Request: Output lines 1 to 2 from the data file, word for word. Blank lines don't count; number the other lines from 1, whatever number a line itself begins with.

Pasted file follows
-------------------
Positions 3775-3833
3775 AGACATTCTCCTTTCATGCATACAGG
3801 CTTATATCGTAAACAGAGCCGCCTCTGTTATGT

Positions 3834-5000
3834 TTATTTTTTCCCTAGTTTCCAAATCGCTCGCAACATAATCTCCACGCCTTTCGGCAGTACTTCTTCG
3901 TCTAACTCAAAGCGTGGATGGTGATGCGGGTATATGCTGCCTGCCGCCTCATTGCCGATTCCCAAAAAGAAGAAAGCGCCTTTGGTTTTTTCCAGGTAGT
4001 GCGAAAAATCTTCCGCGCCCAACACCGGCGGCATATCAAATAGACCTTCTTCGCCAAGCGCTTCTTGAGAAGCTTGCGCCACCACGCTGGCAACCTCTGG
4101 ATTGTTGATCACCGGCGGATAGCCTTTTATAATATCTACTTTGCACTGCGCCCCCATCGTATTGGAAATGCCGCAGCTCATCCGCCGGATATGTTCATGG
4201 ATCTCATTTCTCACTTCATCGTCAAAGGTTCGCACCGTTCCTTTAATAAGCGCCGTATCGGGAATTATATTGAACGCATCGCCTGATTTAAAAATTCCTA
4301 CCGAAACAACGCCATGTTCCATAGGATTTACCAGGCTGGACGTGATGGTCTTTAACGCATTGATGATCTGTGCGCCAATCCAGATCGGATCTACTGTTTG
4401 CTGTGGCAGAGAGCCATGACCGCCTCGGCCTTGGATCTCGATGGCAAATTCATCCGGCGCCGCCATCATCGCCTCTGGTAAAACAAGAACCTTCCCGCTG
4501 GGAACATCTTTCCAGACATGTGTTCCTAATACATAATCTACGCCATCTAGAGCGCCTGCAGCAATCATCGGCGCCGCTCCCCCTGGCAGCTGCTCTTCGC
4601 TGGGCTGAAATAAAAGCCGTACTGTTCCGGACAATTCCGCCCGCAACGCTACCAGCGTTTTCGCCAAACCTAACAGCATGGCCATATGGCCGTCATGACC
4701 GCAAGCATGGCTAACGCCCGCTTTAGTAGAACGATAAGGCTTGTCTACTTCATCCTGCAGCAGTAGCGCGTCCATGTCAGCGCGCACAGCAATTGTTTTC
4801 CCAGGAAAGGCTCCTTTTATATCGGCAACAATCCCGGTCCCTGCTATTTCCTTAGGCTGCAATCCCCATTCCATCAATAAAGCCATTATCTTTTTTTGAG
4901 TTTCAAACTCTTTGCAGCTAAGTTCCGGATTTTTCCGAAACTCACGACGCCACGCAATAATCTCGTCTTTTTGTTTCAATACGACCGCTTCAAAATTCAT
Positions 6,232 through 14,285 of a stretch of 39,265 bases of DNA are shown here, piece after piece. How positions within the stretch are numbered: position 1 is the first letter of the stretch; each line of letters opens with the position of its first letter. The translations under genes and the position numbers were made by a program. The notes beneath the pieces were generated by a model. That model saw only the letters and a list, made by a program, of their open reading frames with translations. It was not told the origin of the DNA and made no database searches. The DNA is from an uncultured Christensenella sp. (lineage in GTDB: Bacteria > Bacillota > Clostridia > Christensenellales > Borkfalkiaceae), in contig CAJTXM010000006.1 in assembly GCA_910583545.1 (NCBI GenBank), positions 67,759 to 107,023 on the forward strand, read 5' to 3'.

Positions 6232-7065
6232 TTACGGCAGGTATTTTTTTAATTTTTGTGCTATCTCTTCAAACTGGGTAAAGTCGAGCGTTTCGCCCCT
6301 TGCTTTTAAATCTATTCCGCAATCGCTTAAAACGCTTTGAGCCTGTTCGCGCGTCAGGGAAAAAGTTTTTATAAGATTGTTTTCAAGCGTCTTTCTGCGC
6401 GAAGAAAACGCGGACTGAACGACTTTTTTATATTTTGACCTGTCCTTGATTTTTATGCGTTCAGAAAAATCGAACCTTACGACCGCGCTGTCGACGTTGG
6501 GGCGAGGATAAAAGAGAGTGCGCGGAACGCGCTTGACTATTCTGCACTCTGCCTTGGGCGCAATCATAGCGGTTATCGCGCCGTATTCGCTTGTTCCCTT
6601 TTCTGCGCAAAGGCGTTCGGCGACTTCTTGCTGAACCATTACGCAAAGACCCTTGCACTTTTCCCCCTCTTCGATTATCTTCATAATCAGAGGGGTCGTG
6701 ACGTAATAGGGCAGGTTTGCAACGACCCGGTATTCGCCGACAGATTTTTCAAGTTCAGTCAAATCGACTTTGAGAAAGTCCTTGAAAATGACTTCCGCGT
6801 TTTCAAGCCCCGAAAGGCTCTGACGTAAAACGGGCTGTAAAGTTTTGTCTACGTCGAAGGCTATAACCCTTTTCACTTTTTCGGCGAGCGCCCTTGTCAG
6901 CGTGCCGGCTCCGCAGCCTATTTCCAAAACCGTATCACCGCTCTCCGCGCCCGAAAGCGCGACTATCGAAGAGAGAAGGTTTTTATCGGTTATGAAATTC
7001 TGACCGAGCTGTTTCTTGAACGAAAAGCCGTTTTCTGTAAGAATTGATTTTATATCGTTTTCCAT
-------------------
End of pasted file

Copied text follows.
Positions 3775-3833
3775 AGACATTCTCCTTTCATGCATACAGG